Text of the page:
Apples seem to be taking over the blog. Not just mine, but a lot of food blogs. It’s all because Thanksgiving is next week and apples are of course a big part of the celebration. You can find them in pies, stuffings, sometimes they’re even added to cranberry sauces. So I thought if we’re going to be eating all these apples, why not drink them as well?
I know I did an apple cocktail last week, but I wanted to keep the trend going since there are just a couple weeks left to fall and as I said apples are all the rage right now. Unlike last week’s Applejack Rabbit which is made with just a few ingredients, the Delicious Sour is more complex and so a more robust cocktail. While both are good, what makes this one “delicious” is the peach brandy and egg white.
Yes, this is another classic that uses a raw egg. But as with other classics, you don’t need to be afraid of the egg. Instead, relish it. See, the egg white, which is very common in classics like the sour and the flip, are used because they add a nice, rich texture to the drink. It also adds a thick foam to the top that looks really pretty and finishes it off. How do you get this thick froth? By shaking the hell out of the drink. The shake emulsifies the cocktail, causing that pretty froth I’ve been talking about and love so, so much.
Now, I know with all the salmonella outbreaks, there’s cause for worry and a lot of you may not like the idea of using raw eggs in your cocktails, but I’m here to tell you the odds of getting salmonella are pretty slim. There’s supposedly only 2 – 5 bacteria per egg, and if you keep the egg cold, there’s even less of a chance of getting sick. As a matter of fact, according to the American Egg Board, on average only one in every 20,000 eggs might be infected with salmonella. But if you’re still concerned about getting sick, there is a way to get that great froth without the threat of salmonella: just use a pasteurized egg.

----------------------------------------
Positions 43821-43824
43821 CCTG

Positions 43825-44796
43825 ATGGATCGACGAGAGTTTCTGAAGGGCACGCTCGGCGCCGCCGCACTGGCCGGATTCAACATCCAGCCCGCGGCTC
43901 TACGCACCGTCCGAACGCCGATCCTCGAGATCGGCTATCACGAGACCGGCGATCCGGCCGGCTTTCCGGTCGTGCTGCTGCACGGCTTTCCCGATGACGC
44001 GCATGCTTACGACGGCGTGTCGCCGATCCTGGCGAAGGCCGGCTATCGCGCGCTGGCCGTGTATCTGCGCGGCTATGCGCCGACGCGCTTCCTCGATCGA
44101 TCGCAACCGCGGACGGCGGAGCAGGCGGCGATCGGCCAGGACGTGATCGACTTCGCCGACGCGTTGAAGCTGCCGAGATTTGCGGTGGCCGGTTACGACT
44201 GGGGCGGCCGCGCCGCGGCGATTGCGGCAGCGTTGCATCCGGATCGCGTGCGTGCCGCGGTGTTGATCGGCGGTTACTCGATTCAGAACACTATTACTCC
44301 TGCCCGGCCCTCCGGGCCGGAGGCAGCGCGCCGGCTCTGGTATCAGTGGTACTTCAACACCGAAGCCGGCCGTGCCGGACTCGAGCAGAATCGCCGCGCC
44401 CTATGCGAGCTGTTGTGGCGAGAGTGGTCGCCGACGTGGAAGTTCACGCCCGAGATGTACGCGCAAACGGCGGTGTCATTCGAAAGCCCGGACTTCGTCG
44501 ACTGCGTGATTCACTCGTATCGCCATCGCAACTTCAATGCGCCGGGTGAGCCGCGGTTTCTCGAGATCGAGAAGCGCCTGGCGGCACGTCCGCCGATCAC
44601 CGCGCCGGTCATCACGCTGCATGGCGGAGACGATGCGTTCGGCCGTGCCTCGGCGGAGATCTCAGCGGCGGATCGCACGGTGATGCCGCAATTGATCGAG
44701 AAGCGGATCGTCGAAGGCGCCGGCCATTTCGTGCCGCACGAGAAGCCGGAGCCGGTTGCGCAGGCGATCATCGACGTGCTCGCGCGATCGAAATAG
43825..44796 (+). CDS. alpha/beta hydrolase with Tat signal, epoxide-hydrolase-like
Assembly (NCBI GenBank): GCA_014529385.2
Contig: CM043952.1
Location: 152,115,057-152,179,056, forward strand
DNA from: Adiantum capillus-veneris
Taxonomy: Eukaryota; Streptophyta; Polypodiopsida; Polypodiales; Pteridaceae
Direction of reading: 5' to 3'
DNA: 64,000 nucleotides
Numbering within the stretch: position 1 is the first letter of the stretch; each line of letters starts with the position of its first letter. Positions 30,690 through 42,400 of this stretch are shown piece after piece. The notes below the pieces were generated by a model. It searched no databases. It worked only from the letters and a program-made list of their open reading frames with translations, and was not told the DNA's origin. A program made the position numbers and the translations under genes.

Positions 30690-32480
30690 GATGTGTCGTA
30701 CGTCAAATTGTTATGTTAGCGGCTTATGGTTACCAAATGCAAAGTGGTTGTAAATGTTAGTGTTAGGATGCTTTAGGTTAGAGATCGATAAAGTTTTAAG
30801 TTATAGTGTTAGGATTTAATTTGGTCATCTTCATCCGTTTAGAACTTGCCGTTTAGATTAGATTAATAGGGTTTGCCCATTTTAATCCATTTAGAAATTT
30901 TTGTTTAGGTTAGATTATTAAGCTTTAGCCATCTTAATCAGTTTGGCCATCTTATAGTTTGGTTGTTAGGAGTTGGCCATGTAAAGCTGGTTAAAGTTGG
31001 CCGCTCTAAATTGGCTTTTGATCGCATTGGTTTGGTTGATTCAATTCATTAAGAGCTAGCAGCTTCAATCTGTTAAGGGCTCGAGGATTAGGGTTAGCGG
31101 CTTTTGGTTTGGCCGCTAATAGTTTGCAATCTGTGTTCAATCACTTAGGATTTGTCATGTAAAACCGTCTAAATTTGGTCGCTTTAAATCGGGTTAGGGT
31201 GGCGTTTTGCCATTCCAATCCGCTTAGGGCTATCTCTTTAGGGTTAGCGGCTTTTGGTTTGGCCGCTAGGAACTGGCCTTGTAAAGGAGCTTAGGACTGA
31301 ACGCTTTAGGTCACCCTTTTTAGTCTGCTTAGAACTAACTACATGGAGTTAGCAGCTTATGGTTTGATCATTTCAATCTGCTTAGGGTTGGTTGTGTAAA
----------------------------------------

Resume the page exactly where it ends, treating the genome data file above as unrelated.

The Delicious Sour hails to us from 1892 when it first appeared in William Schmidt’s book The Flowing Bowl. He created all the cocktails in his book and some of them even tasted good. The fact that it uses Applejack only adds proof to the cocktail’s age. See, Applejack has long been considered the original American native spirit. According to Laird’s website, Robert Laird was a Revolutionary War soldier serving under George Washington. Washington was a huge fan of Applejack, so the Laird family supplied the troops with Applejack. Schmidt took what he knew about sour cocktails and put his own spin on it by adding the hearty American spirit.
Now, I know a cocktail called “delicious” is quite a name to live up to, but I’m here to tell you Schmidt aptly named this drink. It’s very, very good and that thick layer of froth only adds to its deliciousness.
- 2 oz. Applejack
- 2 oz. peach brandy
- 1 oz. lime juice
- 1 teaspoon sugar
- 1 egg white
- Pour all the ingredients into a cocktail shaker. Add ice and shake vigorously for at least a minute.
- Strain into a coup or cocktail glass and serve.